Ohio Age Discrimination Attorney Best Answer: Can an employer require an applicant to be under a certain age to obtain an offer of employment? I’m looking for a job and I saw a few jobs descriptions that say I cannot be over the age of sixty when I apply, is that legal? What should I do if I’m being forced to retire at 60 years old?
As our employment discrimination attorneys have previously discussed, under Ohio law (R.C. § 4112.02(N), R.C. § 4112.05, and R.C. § 4112.14), it is unlawful for an employer to discriminate against a job applicant on the basis of their age. (See I Was Fired Because I’m Turning 60. I Need A Lawyer!; Age Discrimination: Deciding The Appropriate Section of the Ohio Civil Rights Act To Base Your Claim; How Do I Sue My Employer For Age Discrimination At Work? I Need A Lawyer!; Age Discrimination: Clarifying A Misconception About Damages; and Age Discrimination: A Good Verdict.). Also, the federal Age Discrimination in Employment Act (“ADEA”) provides that employers cannot “to fail or refuse to hire or to discharge any individual or otherwise discriminate against any individual with respect to his compensation, terms, conditions, or privileges of employment, because of such individual’s age.” If the ADEA prohibits an employer from discriminating on the basis of age, then why are there jobs out there that bar individuals of a certain age from employment?
Law enforcement and fire fighters often have maximum age limits for individuals who wish to apply for entry level positions or have mandatory retirement ages. For example, the city of Lakewood, Ohio has a maximum age limit of forty years old for entry level firefighters. Any individual over the age of forty would be unable to obtain an “original appointment” (government talk for entry level position). Courts have traditionally upheld age limits set by municipalities for law enforcement officers because of the physically arduous training and job duties required for police officer. These positions have found that after a certain age, individuals may not be medically able to do some of the essential duties of the position and could even pose a risk to members of the community if unable to fulfill their job duties. The bona fide occupational qualification exception under the ADEA allows employers to state a certain age as a job requirement.
What happens if the mandatory retirement age really doesn’t address a bona fide occupational requirement? In an age discrimination case against the Kentucky State Police Department, the Sixth Circuit Court of Appeals (which covers Ohio) overturned a decision of the district court in favor of the employee police officers who were required to retire at the age of 55. The court, in its decision to overturn the district court, based its ruling on the following:
Increasingly, it is being recognized that mandatory retirement based solely upon age is arbitrary and that chronological age alone is a poor indicator of ability to perform a job. Mandatory retirement does not take into consideration actual differing abilities and capacities. Such forced retirement can cause hardships for older persons through loss of roles and loss of income. Those older persons who wish to be re-employed have a much more difficult time finding a new job than younger persons.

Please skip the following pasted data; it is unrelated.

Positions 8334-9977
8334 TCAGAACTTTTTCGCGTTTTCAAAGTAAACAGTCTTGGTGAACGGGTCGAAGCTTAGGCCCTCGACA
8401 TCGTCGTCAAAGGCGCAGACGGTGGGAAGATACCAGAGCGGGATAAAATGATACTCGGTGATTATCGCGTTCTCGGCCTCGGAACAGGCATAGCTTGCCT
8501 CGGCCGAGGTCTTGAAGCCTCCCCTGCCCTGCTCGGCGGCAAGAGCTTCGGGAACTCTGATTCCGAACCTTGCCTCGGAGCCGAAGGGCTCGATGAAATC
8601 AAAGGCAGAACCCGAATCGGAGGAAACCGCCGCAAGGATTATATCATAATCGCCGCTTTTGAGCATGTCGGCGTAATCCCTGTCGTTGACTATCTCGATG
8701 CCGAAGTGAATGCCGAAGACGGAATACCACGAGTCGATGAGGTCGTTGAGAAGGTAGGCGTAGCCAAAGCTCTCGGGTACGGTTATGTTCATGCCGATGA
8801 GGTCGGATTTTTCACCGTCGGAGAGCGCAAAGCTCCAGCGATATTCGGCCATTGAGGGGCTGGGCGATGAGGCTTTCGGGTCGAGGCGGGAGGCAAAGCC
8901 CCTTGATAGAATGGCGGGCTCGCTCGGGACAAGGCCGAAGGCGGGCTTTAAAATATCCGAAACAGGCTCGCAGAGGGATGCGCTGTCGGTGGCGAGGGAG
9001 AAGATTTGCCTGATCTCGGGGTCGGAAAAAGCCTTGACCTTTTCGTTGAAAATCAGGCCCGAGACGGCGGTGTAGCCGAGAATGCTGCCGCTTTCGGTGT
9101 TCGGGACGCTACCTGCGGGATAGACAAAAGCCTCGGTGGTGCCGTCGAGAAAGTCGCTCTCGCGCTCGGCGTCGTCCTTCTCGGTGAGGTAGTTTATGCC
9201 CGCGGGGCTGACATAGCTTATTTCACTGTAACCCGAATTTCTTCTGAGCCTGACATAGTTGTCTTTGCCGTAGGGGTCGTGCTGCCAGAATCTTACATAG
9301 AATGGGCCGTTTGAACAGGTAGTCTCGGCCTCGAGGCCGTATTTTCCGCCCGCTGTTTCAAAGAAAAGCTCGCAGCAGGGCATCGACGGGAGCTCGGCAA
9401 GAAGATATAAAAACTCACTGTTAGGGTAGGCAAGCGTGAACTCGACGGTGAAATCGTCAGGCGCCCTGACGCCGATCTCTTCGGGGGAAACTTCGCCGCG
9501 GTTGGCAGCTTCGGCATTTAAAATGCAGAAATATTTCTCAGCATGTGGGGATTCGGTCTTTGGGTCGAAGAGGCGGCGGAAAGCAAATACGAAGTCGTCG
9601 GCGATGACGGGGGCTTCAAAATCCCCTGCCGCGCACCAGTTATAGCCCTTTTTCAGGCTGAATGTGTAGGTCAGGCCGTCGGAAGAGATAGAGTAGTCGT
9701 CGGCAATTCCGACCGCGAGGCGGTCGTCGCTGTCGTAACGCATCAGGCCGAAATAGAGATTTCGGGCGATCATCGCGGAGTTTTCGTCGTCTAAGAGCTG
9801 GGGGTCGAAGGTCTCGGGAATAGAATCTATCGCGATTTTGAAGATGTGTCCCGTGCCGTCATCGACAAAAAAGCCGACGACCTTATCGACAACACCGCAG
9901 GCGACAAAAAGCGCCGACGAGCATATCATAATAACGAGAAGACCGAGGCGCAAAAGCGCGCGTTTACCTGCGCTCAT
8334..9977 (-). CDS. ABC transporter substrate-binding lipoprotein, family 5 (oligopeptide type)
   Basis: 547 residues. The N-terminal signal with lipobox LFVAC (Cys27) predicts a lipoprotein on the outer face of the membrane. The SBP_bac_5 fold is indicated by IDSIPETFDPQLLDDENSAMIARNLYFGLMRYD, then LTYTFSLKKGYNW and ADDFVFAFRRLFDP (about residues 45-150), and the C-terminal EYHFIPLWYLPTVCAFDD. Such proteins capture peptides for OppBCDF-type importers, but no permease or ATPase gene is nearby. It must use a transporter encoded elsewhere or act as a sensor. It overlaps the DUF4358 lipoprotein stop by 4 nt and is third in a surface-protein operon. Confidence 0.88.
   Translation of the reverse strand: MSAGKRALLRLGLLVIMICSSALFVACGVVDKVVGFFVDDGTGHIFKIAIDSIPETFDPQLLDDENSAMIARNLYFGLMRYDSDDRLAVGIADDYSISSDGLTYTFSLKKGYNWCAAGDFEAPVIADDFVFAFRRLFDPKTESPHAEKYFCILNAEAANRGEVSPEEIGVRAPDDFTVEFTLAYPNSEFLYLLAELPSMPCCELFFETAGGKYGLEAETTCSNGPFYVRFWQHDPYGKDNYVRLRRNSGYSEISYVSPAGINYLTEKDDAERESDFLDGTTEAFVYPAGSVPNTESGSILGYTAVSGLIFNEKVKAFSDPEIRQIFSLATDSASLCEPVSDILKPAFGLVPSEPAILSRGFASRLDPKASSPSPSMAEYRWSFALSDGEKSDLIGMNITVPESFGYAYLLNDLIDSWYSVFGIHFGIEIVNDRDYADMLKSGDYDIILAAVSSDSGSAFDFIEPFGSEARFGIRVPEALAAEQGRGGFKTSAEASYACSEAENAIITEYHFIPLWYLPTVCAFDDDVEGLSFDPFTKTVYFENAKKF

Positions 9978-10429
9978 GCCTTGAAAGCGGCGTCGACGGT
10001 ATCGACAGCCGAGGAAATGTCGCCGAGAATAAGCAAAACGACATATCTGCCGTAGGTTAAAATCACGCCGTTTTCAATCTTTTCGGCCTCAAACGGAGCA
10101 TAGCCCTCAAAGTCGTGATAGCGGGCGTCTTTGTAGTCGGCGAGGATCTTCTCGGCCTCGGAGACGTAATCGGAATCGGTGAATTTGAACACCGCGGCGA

The court reversed the decision because the mandatory retirement age did not take any other factors into account and there were individuals who were younger than 55 who had terrible health problems but were not required to retire from the police force. Under the ADEA, a bona fide occupational qualification must be “reasonably necessary to the normal operation of the particular business, or where the differentiation is based on reasonable factors other than age, or where such practices involve an employee in a workplace in a foreign country, and compliance with such subsections would cause such employer, or a corporation controlled by such employer, to violate the laws of the country in which such workplace is located.”
If you are an employee over the age of 40 years old and believe that you are being discriminated because you are older than other employees; or have be wrongfully terminated or fired instead of someone younger or were replaced with some younger than you, you may have an age discrimination claim under Ohio law or the federal Age Discrimination in Employment Act (ADEA). Even if you are not sure about your age discrimination claim, you should call the right attorney as quickly as possible to schedule a free and confidential consultation at 866-797-6040. Age discrimination claims have very short statute of limitations, which means that you only have a very short amount of time to figure out if you have an age discrimination claim and take action. It is unlawful for employers to treat older employees differently. At the free initial consultation, you can tell us the specifics about how “my boss did …” or what happened on “my job.”
This employment law website is an advertisement. The materials available at the top of the age discrimination blog page and on this employment law website are for informational purposes only and not for the purpose of providing legal advice. If you are still asking “What should I do …”, “I’m being discriminated against …”, or “How do I …”, your best option is to contact an Ohio attorney to obtain advice with respect to any age discrimination claim questions or any particular employment law issue that you may have. Use and access to this employment law website or any of the links contained within the site do not create an attorney-client relationship for your employment law needs. The legal opinions expressed at or through this site are the opinions of the individual lawyer and may not reflect the opinions of Spitz, The Employee’s Law Firm, Brian Spitz, or any individual attorney.